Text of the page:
Don’t ask me ask the 71% of people that have replaced all or some of their cash habits.

Moving quickly and responsibly to a cashless society

Earlier this week I took part in the second PHOS Steering Group on the subject of “Moving quickly and responsibly to a cashless societyThis second Steering Group discussed “understanding and removing the barriers to a cashless society”.

Over the last six months the UK has seen a huge increase in the adoption of contactless and digital payments, driven by both consumers and businesses concerns around health, safety and availability of cash in a post-COVID-19 society.

The figures speak for themselves:

Consumers being driven

The move to digital payments has been a result of both consumer and business concerns around health, safety and availability of cash in a post-COVID-19 society. 

However, our newly formed sticky digital payment habits have largely been driven by businesses asking consumers to move away from cash rather than a conscious ‘digital first’ decision by consumers.

Consumers driving

There are, however, some great examples of solutions that have led to consumers driving the adoption of digital payments (making conscious ‘digital first’ decisions):

  • First Bus have adopted Apple’s Express mode making our bus travel super smooth (at least from a payment perspective).
  • The card contactless payment limit has risen to £45 enabling a larger range of our day to day spending to be digital.
  • Apple Pay limits are (finally) being set at limits above the Contactless limit, reducing the need to carry a physical debit or credit card around with us.
  • The Open Banking Implementation Entity have announced that 160,000 new users are signing up every month and now 2 million people are now registered. This is opening up a new world of digital products and services.
  • Soft POS solutions from firms like Phos are removing the need for merchant hardware making it much easier for shops to accept cashless payments.
  • Virtual debits cards from banks link Monzo Plus are protecting our cards online.
  • The Payments System Regulator are conducting a Market Review into card acquiring services which, over the longer term, should ensure more completion in the card acquiring marketplace.

and

Accessible, inclusive and equitable digital payments

The key is accessible, inclusive and equitable digital payment options that offer real end user benefits taking the “cashless” journey from the consumer being driven from cashless options to the consumer driving the digital payment revolution through willing adoption (‘digital first’ decisions).

Strategic path

Remember the strategy for the ‘demise of the cheque’? 

Actually the strategy was to develop and promote viable alternatives to the outdated cheque. However, with everyone fixated on the ‘demise’ of the cheque, we ended up reinventing the cheque at a huge financial cost and rapidly declining acceptance / issuance.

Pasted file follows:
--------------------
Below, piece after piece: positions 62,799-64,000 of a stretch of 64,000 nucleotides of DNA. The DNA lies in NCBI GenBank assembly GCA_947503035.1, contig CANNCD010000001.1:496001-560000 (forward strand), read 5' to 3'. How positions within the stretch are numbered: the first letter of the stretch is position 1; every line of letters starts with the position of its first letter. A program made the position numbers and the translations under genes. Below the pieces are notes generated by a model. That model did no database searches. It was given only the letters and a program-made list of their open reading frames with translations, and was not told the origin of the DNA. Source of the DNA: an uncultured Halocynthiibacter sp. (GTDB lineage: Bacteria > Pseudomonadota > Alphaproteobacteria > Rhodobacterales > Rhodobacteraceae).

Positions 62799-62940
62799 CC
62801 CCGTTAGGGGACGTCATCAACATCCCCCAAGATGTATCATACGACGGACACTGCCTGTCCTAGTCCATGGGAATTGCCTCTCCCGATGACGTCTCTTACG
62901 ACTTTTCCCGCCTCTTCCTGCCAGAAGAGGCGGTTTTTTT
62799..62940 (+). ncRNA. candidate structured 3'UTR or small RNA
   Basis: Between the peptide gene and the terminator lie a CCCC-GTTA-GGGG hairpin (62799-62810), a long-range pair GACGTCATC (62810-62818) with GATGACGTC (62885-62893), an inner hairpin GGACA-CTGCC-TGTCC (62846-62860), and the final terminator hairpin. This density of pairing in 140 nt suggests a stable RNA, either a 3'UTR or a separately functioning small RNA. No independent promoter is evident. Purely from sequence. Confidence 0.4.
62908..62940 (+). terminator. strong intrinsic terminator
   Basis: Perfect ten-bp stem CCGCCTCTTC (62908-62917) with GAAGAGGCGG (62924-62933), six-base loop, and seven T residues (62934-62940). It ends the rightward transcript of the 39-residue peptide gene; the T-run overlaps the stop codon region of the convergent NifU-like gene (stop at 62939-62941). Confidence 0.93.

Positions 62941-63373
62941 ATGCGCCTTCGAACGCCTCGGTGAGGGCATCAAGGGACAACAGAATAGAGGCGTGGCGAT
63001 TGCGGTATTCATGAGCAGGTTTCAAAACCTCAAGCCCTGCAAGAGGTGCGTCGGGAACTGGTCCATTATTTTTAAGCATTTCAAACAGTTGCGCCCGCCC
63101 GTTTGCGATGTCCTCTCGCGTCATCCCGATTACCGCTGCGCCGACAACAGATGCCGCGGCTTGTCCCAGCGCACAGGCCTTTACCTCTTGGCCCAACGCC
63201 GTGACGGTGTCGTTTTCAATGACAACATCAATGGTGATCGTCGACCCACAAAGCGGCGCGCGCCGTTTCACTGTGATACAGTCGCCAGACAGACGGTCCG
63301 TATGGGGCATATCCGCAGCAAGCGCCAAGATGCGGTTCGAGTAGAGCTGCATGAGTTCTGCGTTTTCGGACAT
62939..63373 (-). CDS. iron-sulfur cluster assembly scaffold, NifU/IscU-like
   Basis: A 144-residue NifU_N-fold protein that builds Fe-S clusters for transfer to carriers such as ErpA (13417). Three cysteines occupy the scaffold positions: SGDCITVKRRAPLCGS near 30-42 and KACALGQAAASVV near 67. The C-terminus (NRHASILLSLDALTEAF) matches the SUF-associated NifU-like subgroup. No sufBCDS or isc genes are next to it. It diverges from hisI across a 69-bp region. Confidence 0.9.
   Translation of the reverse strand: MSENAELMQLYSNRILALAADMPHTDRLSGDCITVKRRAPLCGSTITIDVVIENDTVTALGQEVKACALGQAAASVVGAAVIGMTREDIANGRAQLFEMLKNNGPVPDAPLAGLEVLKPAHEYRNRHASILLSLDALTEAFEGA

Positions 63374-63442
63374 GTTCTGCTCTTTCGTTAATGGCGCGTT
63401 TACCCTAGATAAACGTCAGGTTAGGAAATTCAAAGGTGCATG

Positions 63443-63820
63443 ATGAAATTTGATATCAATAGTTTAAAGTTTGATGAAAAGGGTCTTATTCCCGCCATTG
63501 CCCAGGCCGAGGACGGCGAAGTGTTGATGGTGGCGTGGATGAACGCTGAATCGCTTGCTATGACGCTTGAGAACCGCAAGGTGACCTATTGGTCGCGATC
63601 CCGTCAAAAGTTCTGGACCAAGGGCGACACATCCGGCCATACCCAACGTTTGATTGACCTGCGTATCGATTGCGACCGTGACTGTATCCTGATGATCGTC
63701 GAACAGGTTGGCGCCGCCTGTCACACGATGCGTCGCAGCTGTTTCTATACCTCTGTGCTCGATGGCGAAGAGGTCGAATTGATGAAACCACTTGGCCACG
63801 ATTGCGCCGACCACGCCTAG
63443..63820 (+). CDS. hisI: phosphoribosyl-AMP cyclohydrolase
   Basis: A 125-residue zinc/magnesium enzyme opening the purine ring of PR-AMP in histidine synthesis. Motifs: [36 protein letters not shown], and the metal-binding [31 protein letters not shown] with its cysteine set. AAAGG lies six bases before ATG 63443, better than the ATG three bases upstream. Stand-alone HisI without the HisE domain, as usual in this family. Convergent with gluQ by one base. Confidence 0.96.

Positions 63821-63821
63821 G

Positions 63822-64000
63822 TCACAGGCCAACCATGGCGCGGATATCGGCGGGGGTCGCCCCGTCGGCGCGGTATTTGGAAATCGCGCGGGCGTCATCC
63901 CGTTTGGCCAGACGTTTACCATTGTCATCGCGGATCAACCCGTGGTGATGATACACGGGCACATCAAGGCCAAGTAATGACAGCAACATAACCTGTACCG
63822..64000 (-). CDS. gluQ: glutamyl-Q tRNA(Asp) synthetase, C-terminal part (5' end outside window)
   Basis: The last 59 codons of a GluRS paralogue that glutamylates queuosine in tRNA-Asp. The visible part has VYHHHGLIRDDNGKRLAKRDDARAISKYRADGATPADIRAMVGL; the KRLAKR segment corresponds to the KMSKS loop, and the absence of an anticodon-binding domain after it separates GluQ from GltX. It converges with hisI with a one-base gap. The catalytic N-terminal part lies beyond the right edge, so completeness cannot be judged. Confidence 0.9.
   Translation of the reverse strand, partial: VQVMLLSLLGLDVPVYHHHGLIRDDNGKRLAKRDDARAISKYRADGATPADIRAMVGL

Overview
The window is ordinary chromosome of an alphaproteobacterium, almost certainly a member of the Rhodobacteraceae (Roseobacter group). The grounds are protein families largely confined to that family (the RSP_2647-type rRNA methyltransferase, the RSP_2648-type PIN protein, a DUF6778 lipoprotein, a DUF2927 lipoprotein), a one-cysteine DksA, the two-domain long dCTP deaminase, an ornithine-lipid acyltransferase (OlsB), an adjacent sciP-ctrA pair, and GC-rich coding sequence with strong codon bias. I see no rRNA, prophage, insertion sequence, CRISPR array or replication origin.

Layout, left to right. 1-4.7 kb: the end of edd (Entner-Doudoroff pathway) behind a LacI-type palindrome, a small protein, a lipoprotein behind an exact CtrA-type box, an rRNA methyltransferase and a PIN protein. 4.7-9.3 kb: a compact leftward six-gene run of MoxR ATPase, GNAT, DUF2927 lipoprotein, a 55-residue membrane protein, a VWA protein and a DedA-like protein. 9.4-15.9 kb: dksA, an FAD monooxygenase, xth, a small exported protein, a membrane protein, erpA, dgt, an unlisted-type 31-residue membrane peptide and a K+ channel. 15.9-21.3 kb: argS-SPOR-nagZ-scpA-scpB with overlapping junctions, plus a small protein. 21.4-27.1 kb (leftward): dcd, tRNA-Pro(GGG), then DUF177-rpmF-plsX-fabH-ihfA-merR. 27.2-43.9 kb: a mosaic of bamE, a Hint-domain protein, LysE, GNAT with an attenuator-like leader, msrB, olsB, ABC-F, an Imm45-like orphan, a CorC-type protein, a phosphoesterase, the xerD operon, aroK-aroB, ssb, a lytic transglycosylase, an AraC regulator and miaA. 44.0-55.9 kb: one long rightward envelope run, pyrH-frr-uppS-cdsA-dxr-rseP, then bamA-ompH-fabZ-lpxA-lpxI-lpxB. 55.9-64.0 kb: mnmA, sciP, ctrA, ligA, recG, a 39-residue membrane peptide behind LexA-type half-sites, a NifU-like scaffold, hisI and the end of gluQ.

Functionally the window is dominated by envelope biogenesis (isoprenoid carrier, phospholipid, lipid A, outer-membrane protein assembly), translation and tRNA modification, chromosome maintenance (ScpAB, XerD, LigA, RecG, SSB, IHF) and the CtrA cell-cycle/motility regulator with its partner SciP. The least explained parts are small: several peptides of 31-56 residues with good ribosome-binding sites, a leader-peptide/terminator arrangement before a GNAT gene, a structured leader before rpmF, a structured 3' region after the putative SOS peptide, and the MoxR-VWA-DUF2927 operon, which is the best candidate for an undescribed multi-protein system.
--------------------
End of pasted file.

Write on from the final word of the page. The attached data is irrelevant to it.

Cheques can teach cash a lesson here – to preserve cash for cash sake will ultimately only serve to leave people behind – we need to ensure that there is a broad range of digital payment options that offer accessible, inclusive and equitable solutions to all in society.

Other countries can teach us a lesson

Other experiences can also help the UK define a strategy:

  • Emerging payment markets have created a ‘mobile first’ economy that embraces digital payments (including MPESA).
  • Poland has achieved a significantly high contactless payment adoption rate.
  • Some countries (e.g. Mexico and Nigeria) have addressed Know Your Customer (KYC) – “trust” – with a tiered solution (low or minimal KYC for small amounts and KYC requirements growing as payment numbers and or values grow). Or, maybe, better KYC and controls around a SIM card may provide “trust” solutions?
  • The Nordics have travelled further along the cashless path than the UK and have had to address accessible, inclusive and equitable solutions for the elderly, the vulnerable and those at the margins.
  • Other countries have been thinking about resilience of digital payment systems and infrastructures – after all if you hoard a supply of cash ‘just in case’ will you do the same for fresh water, food, gas, petrol and what about a battery source of electricity? Where do you stop?

There are some that say that there are too many Open Banking / Fintech offerings and a net result is a confused public. We must be careful here, the Cruickshank Report challenged innovation in payments ‘at the pace of the slowest’, a vibrant and competitive market place is a pleasant consequence of innovation.

A proactive payments strategy, offering a broad range of payment options, that ultimately focus on accessible, inclusive and equitable digital payments. 

Options that focus on outcomes – e.g. ‘I don’t want an open banking mortgage solution but I want to buy a house’ and ‘I don’t need access to cash but I want to buy stuff’. 

Cash should be in the mix but not preserved for its own sake.

What’s the biggest benefit of going cashless / adopting digital payments? 

Don’t ask me ask the 71% of people that have replaced all or some of the cash habits.

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